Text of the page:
While my paper (available through the IPMI in a little while) was also critical regarding Tesla executives’ role in trash talking hydrogen it should also be disclosed that I am on the long list of people having pre-ordered a Model 3, and I share the admiration of Elon Musk by those who say he is shaping the world by his visions, perhaps in more significant ways than Steve Jobs ever has.

As a result of adding up all the facts in front of us the only logical conclusion is that the era of the internal combustion engine is coming to an end. There will be a long tail, of course, with cars being passed on from some regions of the world to others, and with heavy duty engines as an unresolved issue. What about collector’s cars? Will a “boutique” style infrastructure emerge where we buy fuel in new ways, or is it back to the pharmacy like in the early days of the automobile?

Last but certainly not least: what will happen to pgm markets in the meantime? Assuming that the fuel cell will eventually gain traction, the loss of platinum on emission control catalysts might be offset by the growth of the FCEV. Palladium, which is already used in some fuel cells, might once again play a role as a substitute. Only for rhodium the direction is unclear in this environment.

That said, the unique properties of precious metals have always made them desirable, if not irreplaceable, in technology applications. I am optimistic that new uses will emerge as technologies advance further.

BYD -disrupting the markets for lithium and cobalt

A few weeks ago, during the hype of hundreds of thousands of Tesla Model 3 pre-orders, I saw a report on BYD (“Build Your Dream”), a Chinese car and battery manufacturer. While Tesla are scrambling to determine how they will meet the large demand they just created, BYD is already producing very large amounts of battery-electric vehicles today. I was drawn to their YouTube video (link below, the Spanish title seems to be an error on their part) in which BYD are demonstrating the safety of their lithium iron phosphate batteries.

These batteries are interesting because they are likely to do two things to metal markets:

  1. They will remove the issue of a cobalt shortage which is imminent – standard Li-ion batteries contain about 10% of cobalt, that’s 50kg per Tesla. Arithmetically, there just isn’t enough cobalt available in the world to prevent a market crash. See my earlier report on the topic here, and an excellent analysis by John Petersen titled “EV batteries and the cobalt cliff” here.
  2. The effect on lithium will be inverse: the metal, unchained from cobalt, can now be used more widespread than previously possible.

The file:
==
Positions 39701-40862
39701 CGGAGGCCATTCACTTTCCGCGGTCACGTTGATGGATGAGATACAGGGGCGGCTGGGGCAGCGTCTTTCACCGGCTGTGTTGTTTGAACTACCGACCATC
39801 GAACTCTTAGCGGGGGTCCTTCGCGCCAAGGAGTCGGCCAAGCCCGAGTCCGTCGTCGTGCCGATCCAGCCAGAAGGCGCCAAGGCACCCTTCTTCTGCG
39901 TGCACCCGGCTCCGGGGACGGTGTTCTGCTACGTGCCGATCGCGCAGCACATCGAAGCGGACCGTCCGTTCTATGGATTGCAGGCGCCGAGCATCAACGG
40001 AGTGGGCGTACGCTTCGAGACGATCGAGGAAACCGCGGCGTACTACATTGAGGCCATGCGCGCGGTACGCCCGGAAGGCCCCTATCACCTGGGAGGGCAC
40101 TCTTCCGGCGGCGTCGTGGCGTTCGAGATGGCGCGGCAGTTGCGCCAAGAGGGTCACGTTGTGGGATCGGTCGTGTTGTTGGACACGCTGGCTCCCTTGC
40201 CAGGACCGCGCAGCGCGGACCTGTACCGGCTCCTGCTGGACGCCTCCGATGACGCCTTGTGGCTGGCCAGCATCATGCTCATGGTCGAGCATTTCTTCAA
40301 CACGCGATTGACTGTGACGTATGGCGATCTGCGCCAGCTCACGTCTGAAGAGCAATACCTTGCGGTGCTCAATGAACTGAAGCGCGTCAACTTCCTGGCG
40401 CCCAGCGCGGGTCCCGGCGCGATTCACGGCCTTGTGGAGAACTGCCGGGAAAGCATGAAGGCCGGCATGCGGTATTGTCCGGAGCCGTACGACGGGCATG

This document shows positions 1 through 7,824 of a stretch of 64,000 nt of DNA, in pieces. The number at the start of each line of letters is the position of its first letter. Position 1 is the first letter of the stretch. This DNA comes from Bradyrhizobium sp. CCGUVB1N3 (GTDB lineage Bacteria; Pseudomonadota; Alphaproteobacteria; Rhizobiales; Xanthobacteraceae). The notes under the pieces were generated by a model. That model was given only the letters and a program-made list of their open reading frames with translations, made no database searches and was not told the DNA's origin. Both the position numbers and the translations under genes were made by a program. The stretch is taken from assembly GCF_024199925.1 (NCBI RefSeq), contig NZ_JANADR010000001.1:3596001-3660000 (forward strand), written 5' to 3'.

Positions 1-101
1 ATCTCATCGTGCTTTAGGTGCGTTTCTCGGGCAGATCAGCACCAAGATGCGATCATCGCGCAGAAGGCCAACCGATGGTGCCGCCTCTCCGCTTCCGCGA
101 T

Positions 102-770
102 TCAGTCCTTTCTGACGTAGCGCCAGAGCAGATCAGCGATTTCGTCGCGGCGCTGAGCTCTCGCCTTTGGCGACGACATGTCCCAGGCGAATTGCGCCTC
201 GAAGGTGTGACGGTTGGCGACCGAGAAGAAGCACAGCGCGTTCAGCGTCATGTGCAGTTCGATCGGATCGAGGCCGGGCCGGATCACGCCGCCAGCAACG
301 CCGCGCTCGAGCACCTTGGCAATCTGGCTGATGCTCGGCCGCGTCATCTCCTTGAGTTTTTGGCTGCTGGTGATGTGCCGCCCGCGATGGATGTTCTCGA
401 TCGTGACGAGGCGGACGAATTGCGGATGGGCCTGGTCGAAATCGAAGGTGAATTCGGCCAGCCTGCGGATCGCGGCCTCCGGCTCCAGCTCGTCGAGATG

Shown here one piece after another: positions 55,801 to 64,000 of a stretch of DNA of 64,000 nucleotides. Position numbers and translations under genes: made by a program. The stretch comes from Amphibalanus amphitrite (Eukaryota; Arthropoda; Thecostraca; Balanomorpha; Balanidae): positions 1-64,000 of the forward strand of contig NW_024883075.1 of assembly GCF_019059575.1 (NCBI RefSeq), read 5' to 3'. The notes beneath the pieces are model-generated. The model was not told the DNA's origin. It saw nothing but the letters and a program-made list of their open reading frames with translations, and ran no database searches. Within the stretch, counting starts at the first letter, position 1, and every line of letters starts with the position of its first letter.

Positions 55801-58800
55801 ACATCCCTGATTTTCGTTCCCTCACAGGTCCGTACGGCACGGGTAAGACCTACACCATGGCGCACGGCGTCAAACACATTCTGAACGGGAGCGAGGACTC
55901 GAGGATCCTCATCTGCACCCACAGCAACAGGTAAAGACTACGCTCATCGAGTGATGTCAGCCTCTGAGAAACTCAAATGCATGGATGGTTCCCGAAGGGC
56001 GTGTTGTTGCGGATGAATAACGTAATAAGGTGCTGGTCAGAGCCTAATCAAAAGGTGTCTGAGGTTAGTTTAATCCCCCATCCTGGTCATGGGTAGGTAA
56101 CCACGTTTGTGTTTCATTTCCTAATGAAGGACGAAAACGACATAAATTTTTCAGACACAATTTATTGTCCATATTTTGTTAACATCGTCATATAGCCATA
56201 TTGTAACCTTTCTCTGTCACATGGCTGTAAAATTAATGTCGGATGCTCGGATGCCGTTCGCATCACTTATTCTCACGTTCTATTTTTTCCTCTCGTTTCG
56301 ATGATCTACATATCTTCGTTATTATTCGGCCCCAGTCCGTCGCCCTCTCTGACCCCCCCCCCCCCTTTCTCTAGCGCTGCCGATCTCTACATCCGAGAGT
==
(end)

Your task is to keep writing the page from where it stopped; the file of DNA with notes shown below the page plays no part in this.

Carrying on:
BYD-E6_3Intrigued by this scenario, I requested an interview with BYD which was promptly granted. I wish other companies were this forthcoming when it comes to asking about their technology. The resulting article was just published on Kitco News today, and it can be viewed here. Hope you will find it interesting.

Tesla Model 3: the car that is

You may feel about Tesla in whichever way you like, but there is no denying that today is the day people will remember as the day when the paradigms of selling cars changed forever. Thousands of people are waiting in line to pay down $1,000 on a car they have never seen, a car that may or may not be shipped in 2017, a car that – according to its creator – doesn’t even exist in its final design yet.

IMG_20160331_095433The picture shows people waiting at a factory owned store in a shopping mall (Short Hills Mall in New Jersey, USA). The line, which security estimated to be at least 200 people, winds throughout the mall and out the door. The line in the other picture shows people waiting for the new iPhone, also released today in what can only be called a marketing blunder. IMG_20160331_095110It is not the Tesla Model 3 other EV manufacturers have to worry about, it’s the way in which Elon Musk and the Tesla brand excite the masses. The Model 3 presale takes thousands of committed EV buyers off the market for at least 4-5 years (1.5 years of waiting time plus a 3 year lease). Whichever product or marketing strategy other brands may come up with, from hereon the market has been captured by Tesla for a very long time. A VERY smart move.